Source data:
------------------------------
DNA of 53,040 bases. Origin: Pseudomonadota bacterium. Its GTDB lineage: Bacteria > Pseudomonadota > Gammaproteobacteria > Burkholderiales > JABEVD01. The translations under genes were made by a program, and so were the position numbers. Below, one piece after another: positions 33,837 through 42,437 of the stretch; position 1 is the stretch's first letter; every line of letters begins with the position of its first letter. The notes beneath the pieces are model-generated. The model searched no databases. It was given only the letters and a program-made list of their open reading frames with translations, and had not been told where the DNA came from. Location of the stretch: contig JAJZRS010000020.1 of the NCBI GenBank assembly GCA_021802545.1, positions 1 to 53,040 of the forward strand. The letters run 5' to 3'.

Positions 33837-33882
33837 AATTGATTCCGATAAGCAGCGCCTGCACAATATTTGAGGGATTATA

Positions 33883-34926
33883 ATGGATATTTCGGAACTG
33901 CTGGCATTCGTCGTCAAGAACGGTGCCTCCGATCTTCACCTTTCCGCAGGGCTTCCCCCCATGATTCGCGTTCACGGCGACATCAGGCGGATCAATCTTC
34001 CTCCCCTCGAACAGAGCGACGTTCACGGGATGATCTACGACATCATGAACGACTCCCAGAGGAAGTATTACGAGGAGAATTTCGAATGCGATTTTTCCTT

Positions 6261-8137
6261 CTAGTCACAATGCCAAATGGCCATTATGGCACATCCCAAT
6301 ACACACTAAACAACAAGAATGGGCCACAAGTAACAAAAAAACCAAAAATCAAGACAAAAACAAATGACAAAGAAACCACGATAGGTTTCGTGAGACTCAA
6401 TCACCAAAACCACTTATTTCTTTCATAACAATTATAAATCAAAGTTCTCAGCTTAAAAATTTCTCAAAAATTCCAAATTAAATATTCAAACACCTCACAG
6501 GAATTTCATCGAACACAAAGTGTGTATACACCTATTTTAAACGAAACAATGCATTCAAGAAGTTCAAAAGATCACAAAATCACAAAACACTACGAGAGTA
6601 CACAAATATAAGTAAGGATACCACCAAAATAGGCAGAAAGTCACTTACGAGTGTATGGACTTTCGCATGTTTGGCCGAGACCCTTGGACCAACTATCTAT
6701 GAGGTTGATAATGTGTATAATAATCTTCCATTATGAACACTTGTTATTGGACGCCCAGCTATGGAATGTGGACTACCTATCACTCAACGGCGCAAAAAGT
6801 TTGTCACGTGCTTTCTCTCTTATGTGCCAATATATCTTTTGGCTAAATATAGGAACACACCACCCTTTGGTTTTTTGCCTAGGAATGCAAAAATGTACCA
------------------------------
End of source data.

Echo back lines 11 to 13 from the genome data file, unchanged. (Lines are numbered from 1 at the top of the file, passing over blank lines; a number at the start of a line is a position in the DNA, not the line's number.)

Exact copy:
6401 TCACCAAAACCACTTATTTCTTTCATAACAATTATAAATCAAAGTTCTCAGCTTAAAAATTTCTCAAAAATTCCAAATTAAATATTCAAACACCTCACAG
6501 GAATTTCATCGAACACAAAGTGTGTATACACCTATTTTAAACGAAACAATGCATTCAAGAAGTTCAAAAGATCACAAAATCACAAAACACTACGAGAGTA
6601 CACAAATATAAGTAAGGATACCACCAAAATAGGCAGAAAGTCACTTACGAGTGTATGGACTTTCGCATGTTTGGCCGAGACCCTTGGACCAACTATCTAT